• No internal Wi-Fi
  • Two non-clickable sticks
  • Aligned L1/L2, R1/R2 buttons (digital)
  • Four additional function buttons (can be used for L3/R3 and Hotkey)
  • One SD card slot
  • A USB C port and a full-sized (!) USB 2.0 port
  • Mono speaker
  • 3.5mm headphone jack (on top)
  • Volume rocker

Performance

Despite switching to a 16:9 screen ratio and adding a right stick, the device still performs nearly identically to the Odroid Go Advance. It is capable of 5th gen and below well, though N64 has issues with specific games. Has very limited PSP support, some 2D games run well but 3D games are hit-or-miss. Dreamcast is “playable”, but sub 40FPS. Here's a demonstration video by LOE TECH.

Basically a more polished version of the Odroid Go Advance/RK2020. Build quality is great. The metal shell comes in metallic black. The plastic shell comes in black, grey or yellow.

Features

  • 1.5GHz RK3326 CPU
  • 3.5” 480×320 IPS display
  • No internal Wi-Fi
  • One non-clickable stick
  • Aligned L1/L2, R1/R2 buttons (digital)
  • Two additional function keys (can be used for L3 and Hotkey)
  • One SD card slot
  • A USB C port and a full-sized (!) USB 2.0 port
  • Mono speaker
  • 3.5mm headphone jack (on top)
  • No dedicated volume keys (can be added via scripting)

Performance

Performs nearly identically to the Odroid Go Advance. It is capable of 5th gen and below well, though N64 has issues with specific games. Has very limited PSP support, some 2D games run well but 3D games are hit-or-miss. Dreamcast is “playable”, but sub 40FPS. Here's a demonstration video by Sonic Love Emulation.

Basically a pre-assembled version of the Odroid Go Advance. Some would say a “clone”. First production units had a battery issue, but this was resolved in later manufacturing runs. Build quality is kind of crummy (visible seams, no passive heatsink) but is slightly better than that of the Odroid Go Advance. The plastic shell comes in translucent indigo or translucent black. The metal shell comes in black.

Features

  • 1.3GHz RK3326 CPU
  • IPS display
  • No internal Wi-Fi
  • One non-clickable stick
  • Aligned L1/L2, R1/R2 buttons (digital)
  • One SD card slot
  • A USB C port and a full-sized (!) USB 2.0 port
  • Mono speaker
  • 3.5mm headphone jack (on top)
  • No volume buttons

Performance

Performs identically to the Odroid Go Advance. It is capable of 5th gen and below well, though N64 has issues with specific games. Has very limited PSP support, some 2D games run well but 3D games are hit-or-miss. Dreamcast is “playable”, but sub 40FPS.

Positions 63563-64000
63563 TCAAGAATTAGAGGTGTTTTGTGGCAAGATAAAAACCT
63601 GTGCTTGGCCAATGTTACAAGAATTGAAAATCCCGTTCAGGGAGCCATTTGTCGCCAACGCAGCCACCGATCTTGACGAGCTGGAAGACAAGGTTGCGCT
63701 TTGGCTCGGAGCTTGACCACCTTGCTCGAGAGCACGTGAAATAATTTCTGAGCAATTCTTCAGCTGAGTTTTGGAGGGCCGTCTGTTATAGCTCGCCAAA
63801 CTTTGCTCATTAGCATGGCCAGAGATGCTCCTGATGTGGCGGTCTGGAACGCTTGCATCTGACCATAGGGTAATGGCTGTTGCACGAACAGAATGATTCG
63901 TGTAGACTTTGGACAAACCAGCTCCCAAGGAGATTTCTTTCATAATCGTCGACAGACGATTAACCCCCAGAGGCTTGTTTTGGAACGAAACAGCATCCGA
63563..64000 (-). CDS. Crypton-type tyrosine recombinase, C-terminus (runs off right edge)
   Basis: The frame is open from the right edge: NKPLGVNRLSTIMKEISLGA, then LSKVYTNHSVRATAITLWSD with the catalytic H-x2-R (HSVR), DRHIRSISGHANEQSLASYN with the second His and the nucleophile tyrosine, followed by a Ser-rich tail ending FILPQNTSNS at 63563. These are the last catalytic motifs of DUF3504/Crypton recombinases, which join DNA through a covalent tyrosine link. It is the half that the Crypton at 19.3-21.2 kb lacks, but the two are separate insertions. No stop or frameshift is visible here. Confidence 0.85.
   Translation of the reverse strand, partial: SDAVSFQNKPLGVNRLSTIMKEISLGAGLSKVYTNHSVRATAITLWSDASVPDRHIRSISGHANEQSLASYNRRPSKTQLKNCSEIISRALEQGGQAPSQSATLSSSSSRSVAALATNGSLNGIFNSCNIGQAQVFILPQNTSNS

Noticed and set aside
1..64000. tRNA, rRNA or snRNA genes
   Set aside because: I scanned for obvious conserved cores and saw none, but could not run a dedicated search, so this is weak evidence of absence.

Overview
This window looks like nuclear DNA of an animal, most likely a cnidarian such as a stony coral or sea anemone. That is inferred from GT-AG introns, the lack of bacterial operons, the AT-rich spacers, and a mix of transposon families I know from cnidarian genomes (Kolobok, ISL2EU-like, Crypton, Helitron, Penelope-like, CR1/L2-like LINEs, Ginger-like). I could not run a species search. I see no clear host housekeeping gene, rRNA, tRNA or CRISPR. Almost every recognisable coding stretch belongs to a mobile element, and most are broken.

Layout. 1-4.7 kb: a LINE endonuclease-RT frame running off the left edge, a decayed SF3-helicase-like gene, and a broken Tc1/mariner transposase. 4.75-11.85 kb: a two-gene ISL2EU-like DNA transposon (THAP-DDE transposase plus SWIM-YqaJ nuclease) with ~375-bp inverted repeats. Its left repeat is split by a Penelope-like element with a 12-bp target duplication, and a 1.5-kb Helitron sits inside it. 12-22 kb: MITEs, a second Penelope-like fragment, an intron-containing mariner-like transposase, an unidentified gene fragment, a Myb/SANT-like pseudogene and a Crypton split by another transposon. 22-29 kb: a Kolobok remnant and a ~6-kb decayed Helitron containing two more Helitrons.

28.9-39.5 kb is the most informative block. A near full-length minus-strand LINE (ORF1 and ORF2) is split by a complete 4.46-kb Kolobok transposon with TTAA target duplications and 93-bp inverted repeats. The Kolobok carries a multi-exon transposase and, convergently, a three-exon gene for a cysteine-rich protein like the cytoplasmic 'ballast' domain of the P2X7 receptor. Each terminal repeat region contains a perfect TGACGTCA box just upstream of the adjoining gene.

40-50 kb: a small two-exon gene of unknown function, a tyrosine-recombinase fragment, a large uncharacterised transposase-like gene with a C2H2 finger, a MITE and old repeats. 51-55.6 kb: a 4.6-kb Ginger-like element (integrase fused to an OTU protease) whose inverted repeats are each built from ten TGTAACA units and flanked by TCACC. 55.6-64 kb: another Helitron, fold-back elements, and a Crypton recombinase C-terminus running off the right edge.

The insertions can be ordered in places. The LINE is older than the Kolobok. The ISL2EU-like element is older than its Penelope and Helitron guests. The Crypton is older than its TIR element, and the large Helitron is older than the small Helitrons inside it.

A do-it-yourself assembly case for the Odroid Go Advance board. Not to be confused with the Odroid Go, which uses a much weaker board and a Game Boy inspired form-factor. The original had a translucent case that could be easily dyed, the later v2 revision only came in black (and thus is referred to as the “Black” edition). The build quality of the original is kind of crummy (visible seams, no passive heatsink), but was improved with Black edition. The easiest handheld to physically modify due to compatibility with other button sets/ease of dyeing.

Features

  • 1.3GHz RK3326 CPU
  • 480×320 TFT display
  • Internal Wi-Fi (Black edition only)
  • One non-clickable stick
  • Aligned L1/L2, R1/R2 buttons (digital) (L2/R2 added in Black edition only)
  • Four additional function buttons (can be used for L3/R3 and Hotkey)
  • One SD card slot
  • One USB C port (v1 has barrel jack) and a full-sized (!) USB 2.0 port
  • Mono speaker
  • 3.5mm headphone jack (on top)
  • No volume buttons (can be scripted to function buttons)

LED control

Some people find the constantly flashing LEDs to be very intrusive. Here's how to turn them off:

This command will turn the blue LED to MicroSD card access:

echo mmc0 > /sys/bus/platform/drivers/leds-gpio/gpio_leds/leds/blue:heartbeat/trigger

and following one will turn it off completely:

echo none > /sys/bus/platform/drivers/leds-gpio/gpio_leds/leds/blue:heartbeat/trigger

To execute this code automatically at each startups, just put it on a text file and save it as /userdata/system/custom.sh

Credit to neko on the forums for this tip.

Performance

It is capable of 5th gen and below well, though N64 has issues with specific games. Has very limited PSP support, some 2D games run well but 3D games are hit-or-miss. Dreamcast is “playable”, but sub 40FPS. Most current handhelds use the same chipset at this board and thus has very similar performance to it.

This case is essentially a Raspberry Pi Zero inside of a Game Boy-inspired case, and its performance is identical to the Raspberry Pi Zero. The first handheld supported officially by Batocera! Keep in mind that you will need to either buy one with a Pi Zero already installed or provide the Pi Zero yourself (without soldered pins)! May also be compatible with the CM3+ mod, but that has yet to be implemented/tested. Build quality is exceptional. The plastic shell comes in grey.

You can install the script to be able to use its power button by following the instructions on this page.

Features

  • 1GHz ARM CPU
  • 2.8“ IPS display
  • Internal Wi-Fi (Pi Zero W only)
  • Stealthy L and R buttons
  • A single SD card slot
  • Two micro-USB ports
  • Mono speaker
  • 3.5mm headphone jack (on bottom)
  • Volume wheel
  • 3xAA battery powered

Performance

Performance is identical to the Raspberry Pi Zero, ie. it can do up to 4th gen consoles at full speed (with the help of some lesser-than-accurate emulators). 5th gen consoles is a stretch but possible with optimization of settings. Unfortunately it's missing some buttons/sticks for all later the systems it can run, but that can be worked around on a per-game basis or it might not matter at all if you only intend on playing 5th gen portable handheld games and below.

You won't need a backlight mod for this!

  • choose_a_handheld.txt
  • Last modified: 5 weeks ago
  • by atari